If your whole idea of Christmas is getting a bunch of presents, you are missing the point of the holiday. What does John 3:16 say? “For God so loved the world that He gave His only begotten Son, that whoever believes in Him should not perish but have everlasting life.” You see, the baby Jesus lying in that manger on that night so long ago was a gift to the world. And God expects those of us who follow Jesus to be givers.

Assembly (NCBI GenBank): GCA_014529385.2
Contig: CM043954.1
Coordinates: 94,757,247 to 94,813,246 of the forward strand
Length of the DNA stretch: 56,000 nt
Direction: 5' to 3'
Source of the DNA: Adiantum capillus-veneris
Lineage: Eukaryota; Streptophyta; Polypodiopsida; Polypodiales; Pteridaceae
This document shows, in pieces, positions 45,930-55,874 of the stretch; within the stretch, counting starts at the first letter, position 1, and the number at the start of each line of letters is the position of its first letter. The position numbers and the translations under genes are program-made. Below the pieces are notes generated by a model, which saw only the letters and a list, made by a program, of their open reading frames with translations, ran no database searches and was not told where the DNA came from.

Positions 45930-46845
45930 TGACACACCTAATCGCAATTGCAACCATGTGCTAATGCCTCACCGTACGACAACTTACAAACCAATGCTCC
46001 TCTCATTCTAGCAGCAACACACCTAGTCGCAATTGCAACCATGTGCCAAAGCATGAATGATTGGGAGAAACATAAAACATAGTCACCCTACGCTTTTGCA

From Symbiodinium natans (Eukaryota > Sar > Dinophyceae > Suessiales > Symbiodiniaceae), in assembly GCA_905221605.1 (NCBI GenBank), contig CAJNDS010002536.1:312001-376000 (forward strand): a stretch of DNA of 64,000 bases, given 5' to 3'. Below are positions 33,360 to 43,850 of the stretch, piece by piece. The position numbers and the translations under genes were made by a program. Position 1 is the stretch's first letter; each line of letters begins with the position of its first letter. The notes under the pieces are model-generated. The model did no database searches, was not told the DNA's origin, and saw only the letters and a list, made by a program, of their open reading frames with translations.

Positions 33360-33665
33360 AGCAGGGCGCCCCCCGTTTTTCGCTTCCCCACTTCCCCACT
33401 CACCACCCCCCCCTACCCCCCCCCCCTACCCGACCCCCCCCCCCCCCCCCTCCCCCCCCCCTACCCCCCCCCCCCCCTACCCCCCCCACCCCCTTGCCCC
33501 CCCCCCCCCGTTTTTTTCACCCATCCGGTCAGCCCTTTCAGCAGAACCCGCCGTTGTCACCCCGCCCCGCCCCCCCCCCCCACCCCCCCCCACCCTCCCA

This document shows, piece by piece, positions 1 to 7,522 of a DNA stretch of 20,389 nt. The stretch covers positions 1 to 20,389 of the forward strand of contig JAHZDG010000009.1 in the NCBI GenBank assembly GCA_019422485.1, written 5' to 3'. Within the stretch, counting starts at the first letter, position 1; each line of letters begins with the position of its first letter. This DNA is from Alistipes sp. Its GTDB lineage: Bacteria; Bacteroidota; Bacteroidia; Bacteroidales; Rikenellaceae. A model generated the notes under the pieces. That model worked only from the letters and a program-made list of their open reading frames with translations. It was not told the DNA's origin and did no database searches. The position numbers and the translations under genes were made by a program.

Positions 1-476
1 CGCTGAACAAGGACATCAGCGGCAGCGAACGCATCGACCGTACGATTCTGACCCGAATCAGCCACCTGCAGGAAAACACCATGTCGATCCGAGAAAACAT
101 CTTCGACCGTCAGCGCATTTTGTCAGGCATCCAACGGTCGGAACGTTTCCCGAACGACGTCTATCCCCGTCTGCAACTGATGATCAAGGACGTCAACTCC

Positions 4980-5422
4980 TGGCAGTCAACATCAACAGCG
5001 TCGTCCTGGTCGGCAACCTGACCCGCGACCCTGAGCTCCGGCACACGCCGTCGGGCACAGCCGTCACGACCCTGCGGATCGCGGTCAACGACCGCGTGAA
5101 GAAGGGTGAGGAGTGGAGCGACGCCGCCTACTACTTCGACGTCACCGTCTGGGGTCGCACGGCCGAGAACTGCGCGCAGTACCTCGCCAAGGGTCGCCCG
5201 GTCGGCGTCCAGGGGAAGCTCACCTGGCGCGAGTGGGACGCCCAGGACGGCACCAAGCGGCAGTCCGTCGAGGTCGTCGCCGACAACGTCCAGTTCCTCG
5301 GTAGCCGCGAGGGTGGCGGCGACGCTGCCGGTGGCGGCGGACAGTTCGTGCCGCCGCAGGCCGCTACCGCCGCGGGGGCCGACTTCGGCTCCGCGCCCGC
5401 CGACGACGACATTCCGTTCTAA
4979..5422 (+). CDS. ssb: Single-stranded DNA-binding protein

A third thing we should remember is: Even in our giving we can cross the line into sin. Colossians 3:17 says: “And whatever you do in word or deed, do all in the name of the Lord Jesus, giving thanks to God the Father through Him.” Did you know that Jesus wants to be the Lord of your Christmas shopping? He doesn’t want you to buy one thing that is outside His will. I don’t care if an item is on clearance for 90% off. You’d better consult the Lord about buying it. Jesus doesn’t mind you buying gifts for others; but He does want you to filter every purchase through His will. What a concept this is to most people, even the average Christian. So many people simply go too far when it comes to Christmas shopping.